Digital Dad: Living With a Stammer.

“I’m a grown man with a stammer. Boo hoo you might say but at least you’re able to say that.”

My version might be bbbbooo whwhhoo or worse still, ten seconds of excruciating embarrassment trying to spit out the ‘b’ before it all comes out in one fell swoop.

Ok I’m exaggerating slightly. I’m nowhere near as bad as that (I once was though) and most people who know me probably even forget that I have, or ever had, a stammer but it’s there and it’s never going away…not now anyway.

My life is one big thesaurus. I’m constantly substituting words with ones that I know I’m not going to struggle with.

I’m always thinking, rearranging and altering things that I want to say before I even say them.

This is constant and it happens before almost every single thing I say.

My brain is always on overdrive and regardless of how hard I try I’ll still always stammer. I’m ok with that, now.

My brain is always on overdrive
“My brain is always on overdrive”

As I’ve matured my way of dealing with my stammer has changed and I no longer fear it. In fact I do the opposite now and challenge myself and my stammer as much as I can.

In the past, I’ve done stand-up comedy, I’ve lectured (still do), I’ve been on radio and TV, I’ve given work presentations, I’ve given speeches and all this is from a guy who had to take Valium for his Irish orals (best exam experience ever!) and whose Mum had to write a note to his English teacher in secondary school asking if he could be excluded from reading out loud in class (I dreaded this).

I’ve come a long way since. I no longer hate my stammer,  in fact I embrace it. I say ‘f*** you’ to it.

Before I unpack my trumpet, however, I have to be honest. I’ve always been lucky in that I’ve always had friends and thankfully I’ve always been able to make friends anywhere I’ve been.

I’ve never been bullied (I wouldn’t put up with that anyway) and I’ve never been made fun of although I do like to take the p*** out of my own stammering from time to time – maybe this is a coping/distraction mechanism I don’t know.

This certainly isn’t the case for a lot of people who suffer from speech impediments and because of this, there’s a risk that they can grow up feeling helpless, lonely, nervous, self-conscious, lost and depressed.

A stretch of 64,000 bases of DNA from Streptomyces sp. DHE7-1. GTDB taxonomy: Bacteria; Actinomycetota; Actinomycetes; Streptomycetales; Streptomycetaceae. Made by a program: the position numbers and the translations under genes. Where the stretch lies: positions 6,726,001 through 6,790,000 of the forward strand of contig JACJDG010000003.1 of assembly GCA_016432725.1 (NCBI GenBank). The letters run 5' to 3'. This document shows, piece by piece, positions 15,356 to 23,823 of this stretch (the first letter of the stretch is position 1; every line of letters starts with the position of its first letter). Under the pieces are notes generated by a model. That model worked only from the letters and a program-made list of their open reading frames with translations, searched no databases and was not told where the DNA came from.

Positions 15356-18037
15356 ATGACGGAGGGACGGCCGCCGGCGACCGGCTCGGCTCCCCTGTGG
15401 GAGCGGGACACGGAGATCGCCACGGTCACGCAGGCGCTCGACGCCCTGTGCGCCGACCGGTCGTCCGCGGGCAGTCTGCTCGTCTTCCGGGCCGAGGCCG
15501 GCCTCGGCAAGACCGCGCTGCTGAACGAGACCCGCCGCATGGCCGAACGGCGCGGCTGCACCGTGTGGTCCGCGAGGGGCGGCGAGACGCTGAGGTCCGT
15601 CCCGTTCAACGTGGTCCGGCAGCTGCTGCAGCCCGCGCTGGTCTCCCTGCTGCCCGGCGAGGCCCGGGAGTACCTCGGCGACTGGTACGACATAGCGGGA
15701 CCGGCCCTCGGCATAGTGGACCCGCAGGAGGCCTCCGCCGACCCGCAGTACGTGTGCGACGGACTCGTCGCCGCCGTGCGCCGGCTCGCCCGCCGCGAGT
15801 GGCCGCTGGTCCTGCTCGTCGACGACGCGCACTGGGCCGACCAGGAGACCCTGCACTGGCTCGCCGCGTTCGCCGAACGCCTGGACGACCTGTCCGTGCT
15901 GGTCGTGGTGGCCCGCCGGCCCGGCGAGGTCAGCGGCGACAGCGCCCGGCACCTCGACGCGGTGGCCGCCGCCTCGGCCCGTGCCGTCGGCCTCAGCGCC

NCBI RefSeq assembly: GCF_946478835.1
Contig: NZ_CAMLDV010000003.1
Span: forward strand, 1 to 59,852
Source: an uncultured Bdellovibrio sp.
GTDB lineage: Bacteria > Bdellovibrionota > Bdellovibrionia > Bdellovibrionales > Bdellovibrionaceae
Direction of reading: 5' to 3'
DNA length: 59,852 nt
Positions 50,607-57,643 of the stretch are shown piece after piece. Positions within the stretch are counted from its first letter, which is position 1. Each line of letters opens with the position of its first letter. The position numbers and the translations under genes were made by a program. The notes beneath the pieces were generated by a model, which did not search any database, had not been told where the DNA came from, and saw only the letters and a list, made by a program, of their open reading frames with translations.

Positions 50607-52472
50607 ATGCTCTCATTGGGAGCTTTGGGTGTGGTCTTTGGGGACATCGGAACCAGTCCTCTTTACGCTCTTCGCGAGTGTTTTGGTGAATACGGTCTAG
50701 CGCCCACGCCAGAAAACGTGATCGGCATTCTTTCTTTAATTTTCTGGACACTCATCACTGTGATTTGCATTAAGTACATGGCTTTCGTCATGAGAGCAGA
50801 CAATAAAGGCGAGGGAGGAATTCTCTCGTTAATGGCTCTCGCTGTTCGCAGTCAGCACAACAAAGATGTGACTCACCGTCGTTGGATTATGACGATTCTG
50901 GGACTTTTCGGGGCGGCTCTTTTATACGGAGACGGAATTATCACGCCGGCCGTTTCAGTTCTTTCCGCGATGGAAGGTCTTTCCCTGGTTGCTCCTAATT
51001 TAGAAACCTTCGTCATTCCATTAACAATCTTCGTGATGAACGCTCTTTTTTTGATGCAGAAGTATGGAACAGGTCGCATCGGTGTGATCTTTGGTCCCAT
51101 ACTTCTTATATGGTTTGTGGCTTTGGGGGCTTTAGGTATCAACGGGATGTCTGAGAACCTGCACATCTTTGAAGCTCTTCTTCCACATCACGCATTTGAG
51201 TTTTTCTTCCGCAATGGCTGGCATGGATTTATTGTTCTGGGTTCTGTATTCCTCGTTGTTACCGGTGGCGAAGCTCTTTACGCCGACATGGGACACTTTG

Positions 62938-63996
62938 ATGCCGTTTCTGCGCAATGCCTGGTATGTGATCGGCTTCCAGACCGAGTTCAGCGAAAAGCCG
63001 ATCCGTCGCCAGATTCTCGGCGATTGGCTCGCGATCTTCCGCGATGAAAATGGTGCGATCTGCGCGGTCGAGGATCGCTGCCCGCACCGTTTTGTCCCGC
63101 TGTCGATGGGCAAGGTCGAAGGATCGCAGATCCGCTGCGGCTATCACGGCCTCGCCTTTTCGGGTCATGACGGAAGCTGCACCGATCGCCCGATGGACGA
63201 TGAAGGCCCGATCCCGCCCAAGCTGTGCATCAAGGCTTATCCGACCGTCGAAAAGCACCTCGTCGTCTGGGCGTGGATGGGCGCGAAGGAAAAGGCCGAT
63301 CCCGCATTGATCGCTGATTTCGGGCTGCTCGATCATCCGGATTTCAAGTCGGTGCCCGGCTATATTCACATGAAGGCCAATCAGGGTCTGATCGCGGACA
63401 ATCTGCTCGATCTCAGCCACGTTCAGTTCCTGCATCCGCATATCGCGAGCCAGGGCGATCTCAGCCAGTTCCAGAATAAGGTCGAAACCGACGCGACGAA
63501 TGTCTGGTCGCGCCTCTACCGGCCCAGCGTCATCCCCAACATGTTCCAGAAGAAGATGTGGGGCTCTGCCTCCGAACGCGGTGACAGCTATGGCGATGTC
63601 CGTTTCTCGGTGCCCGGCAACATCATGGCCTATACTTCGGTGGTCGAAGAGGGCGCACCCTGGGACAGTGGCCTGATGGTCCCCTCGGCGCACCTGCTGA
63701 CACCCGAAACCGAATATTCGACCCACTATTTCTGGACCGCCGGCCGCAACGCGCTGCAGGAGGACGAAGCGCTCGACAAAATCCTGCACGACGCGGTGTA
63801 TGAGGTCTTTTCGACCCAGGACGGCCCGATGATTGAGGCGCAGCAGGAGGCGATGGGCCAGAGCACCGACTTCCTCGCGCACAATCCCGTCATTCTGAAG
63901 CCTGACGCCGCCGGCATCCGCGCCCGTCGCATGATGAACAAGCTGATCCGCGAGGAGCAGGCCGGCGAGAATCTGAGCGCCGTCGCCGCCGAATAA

Standing out from the crowd in anyway can be tough
Standing out from the crowd in any way can be tough

When I was younger I attended numerous speech therapy sessions but I never felt like they helped me that much. Exaggerated breathing techniques, speaking without my lips touching or speaking in-sync with tapping my foot always made me look, feel and sound, well a bit odd to be honest.

Granted, they probably work for other people – and I really hope they do – but for me? No. This is probably where my ‘f*** you stammer’ attitude came from. It was bad enough stammering but then making myself sound even weirder by trying to combat/disguise my stammer just felt wrong.

As I’ve grown up though, I’ve seen and met numerous stammerers – particularly young people – and I see that same fear and embarrassment that I had. It’s crippling.

You become an introvert by default. You shy away from certain situations. You stay quiet and like me – still to this day – you avoid where possible talking on the phone. It can be hard to make friends. It can be hard to fit in but in hindsight it doesn’t have to be like this.

There are lots of support services, courses and programmes available to people now. Granted, this isn’t the route I took but everybody is different and my ‘f*** you’ attitude just seems to be the thing that works for me.

My fear now is for my 3 boys (Thing 1, 2 & 3). I adore them. They are outgoing, good-natured, funny and weird. I would hate for them to develop a stammer and see their personalities change as a consequence.

What I would say to any parent reading this is try not to force your kids into situations that they are not comfortable with in the hope that they’ll just ‘get over’ their stammer.

Encouragement is one thing but forcing is another. If anything it can make matters worse. Within reason, give kids an option and let them decide for themselves.

The worst thing my parents ever did was send me to Irish college. I knew that I would hate it and I really, really did. What made matters worse is that I went for two years in a row! If I had been given the option I would have said Nílím ag dúl, go raibh mhaith agat!

I don’t hold any grudge whatsoever against them as they were only doing it for my benefit – B1 in honours Irish, ahem – but I definitely could have done without the second year!

Anyway like most parents, we only want to do the best by our kids and if one of my boys does happen to develop a stammer I’ll be sure to encourage them and help them to navigate that path in whatever way they are most comfortable with.

One thing that I’ll definitely preach though is to stand up, face it, challenge it and embrace it.

Tell it to f*** right off.

Feel free to get in touch or let me know thoughts/comments below.


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